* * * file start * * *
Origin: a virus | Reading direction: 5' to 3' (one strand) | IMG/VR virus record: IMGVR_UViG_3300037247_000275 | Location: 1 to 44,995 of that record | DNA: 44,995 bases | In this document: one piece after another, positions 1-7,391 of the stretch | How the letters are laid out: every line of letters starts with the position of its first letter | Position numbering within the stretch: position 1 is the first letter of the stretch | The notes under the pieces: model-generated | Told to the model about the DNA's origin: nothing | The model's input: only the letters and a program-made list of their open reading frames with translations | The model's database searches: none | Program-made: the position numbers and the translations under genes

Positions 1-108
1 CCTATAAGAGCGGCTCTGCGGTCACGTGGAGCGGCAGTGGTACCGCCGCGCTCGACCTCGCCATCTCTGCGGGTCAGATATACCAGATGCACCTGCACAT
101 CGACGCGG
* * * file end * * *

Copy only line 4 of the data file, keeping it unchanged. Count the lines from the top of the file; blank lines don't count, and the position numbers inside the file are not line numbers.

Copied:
101 CGACGCGG